How we’re marking Black History Month

  October sees a programme of online events and digital content exploring the work of Black artists and Shakespeareans

4 minute read

What if the history of Black people in Britain was taught in schools, in every classroom in the country? What if there were more period dramas that accurately reflected the past and showed that Black achievement was not so rare, or that these programmes showed not just the cobbled streets of England and the carefully-made historical costumes but also a much more racially diverse cast?

Unfortunately, that is not the world we live in yet, and although we are getting closer to it, the recent response in Britain to the murder of African American George Floyd, shows us we have much, much farther to go. In the 21st century, we should not need to dedicate an entire month to commemorating the achievements of Black people in Britain. But, as David Olusoga says, ‘with Black history and Black people largely expunged from the mainstream narrative of British history, we have been left with a distorted and diminished vision of our national past’. Black History Month is meant to be seen as a means to an end; a process, rather than a finite moment that finishes on the 31 October so that in November we can go back to amplifying and emphasizing whiteness.

‘With Black history and Black people largely expunged from the mainstream narrative of British history, we have been left with a distorted and diminished vision of our national past’

— David Olusoga

We opened this blog with a question – what if? What if our institutions recognized that remembering the accomplishments and contributions of Black Britons throughout the centuries needed to be integrated into our everyday lives? How would that look? Black Lives Matter is influencing the way organisations everywhere are operating, programming and remembering the past. But there is so much work to do: in the archives, in schools, in universities, in industry, in theatre, in television and film. If with each October, this country advances a step closer towards the ultimate goal of no longer needing one month a year dedicated to Black History, then the importance of Black History Month needn’t be contested ground.

A black background with a red circle and stars

We are commemorating Black History Month with a programme of online events and digital content, exploring the work of Black artists and Shakespeareans throughout history, including a screening of Leaphia Darko’s short film The Very Error of the Moon.

At Shakespeare’s Globe this October, we are commemorating Black History Month with a programme of online events and digital content, exploring the work of Black artists and Shakespeareans throughout history.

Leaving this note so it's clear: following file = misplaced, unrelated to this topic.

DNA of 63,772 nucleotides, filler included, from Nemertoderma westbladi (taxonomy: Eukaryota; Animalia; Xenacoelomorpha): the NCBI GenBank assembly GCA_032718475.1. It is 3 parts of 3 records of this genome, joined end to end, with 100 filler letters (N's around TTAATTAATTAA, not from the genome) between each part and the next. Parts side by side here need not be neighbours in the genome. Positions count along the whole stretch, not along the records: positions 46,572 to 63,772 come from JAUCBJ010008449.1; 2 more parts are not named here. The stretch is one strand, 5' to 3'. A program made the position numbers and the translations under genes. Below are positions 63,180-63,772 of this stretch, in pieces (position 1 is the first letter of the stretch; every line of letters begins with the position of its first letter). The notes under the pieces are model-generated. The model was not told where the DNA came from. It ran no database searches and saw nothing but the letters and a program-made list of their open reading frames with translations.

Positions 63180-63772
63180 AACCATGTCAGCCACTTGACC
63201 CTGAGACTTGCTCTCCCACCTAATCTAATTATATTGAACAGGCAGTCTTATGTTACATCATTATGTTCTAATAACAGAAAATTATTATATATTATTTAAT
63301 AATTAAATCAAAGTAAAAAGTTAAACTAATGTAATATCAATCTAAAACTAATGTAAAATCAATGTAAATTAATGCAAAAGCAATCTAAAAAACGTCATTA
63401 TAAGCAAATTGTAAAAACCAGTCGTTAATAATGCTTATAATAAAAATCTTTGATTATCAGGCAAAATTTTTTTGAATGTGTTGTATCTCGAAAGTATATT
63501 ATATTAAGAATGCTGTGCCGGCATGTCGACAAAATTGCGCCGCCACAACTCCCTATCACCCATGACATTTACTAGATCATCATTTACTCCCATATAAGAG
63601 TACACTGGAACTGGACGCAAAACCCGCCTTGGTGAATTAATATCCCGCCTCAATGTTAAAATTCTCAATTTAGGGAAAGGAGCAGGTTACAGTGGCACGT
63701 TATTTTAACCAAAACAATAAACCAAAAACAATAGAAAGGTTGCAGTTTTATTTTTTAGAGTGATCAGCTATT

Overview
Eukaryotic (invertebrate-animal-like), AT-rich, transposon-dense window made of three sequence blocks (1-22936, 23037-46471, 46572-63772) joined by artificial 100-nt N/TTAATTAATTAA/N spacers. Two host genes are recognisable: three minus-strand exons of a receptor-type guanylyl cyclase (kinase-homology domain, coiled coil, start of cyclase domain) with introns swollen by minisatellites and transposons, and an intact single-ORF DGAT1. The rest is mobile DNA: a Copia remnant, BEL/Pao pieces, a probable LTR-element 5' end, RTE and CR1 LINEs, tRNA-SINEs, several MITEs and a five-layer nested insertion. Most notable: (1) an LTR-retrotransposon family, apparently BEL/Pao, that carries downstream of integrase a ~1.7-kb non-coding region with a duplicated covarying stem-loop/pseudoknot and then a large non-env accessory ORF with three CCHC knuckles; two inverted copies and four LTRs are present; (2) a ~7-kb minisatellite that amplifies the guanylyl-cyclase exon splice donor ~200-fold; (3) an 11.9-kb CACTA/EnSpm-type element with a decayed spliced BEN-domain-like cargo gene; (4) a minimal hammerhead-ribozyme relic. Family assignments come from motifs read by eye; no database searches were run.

We’re thrilled to be collaborating with The London Rep and Goldsmiths College (which has just launched the first ever MA in British Black History) to run a postgraduate seminar and creative writing workshop with Globe Ensemble actor Leaphia Darko. In Unearthing Black Voices on 23 October, participants will be guided through the process of uncovering the hidden histories of Black people, and how to weave them into new writing.

The workshop will start with a screening of Leaphia’s short film The Very Error of the Moon – created in response to Shakespeare’s Othello and filmed on a smartphone in quarantine. Leaphia’s film interweaves animation, film footage and sound, as is currently screening as part of HOME’s Black History Month programme.  

A man wearing white undergarments stands dismayed with a wreath of branches on his head.

Our new blog series Black Shakespeareans launches this month, with articles focus on notable actors, including Joseph Marcell, pictured as King Lear in 2013. Photographer: Ellie Kurttz.

Our blog will play host to a new series Black Shakespeareans which aims to highlight the career and contribution to our understanding of Shakespeare of Black Shakespeare scholars. Future articles will look at notable actors Rudolph Walker and Joseph Marcell, so do keep your eyes peeled for further reading this month!

We’re also releasing a new, exclusive episode of our Such Stuff podcast. Subscribe to the series to be notified of new releases, as well as catching up on previous episodes. 

And finally, we’re thrilled In Conversation: Reckoning with our Past will now be available to watch indefinitely on our YouTube channel. This important discussion was the final event in last month’s Shakespeare and Race festival, where special guests Preti Taneja, Margot Finn and Elliot Barnes-Worrell and our very own Professor Farah Karim-Cooper explored British history, the colonial past, and racial identity in 2020. 

A graphic reading 'in conversation reckoning with our past' Watch video

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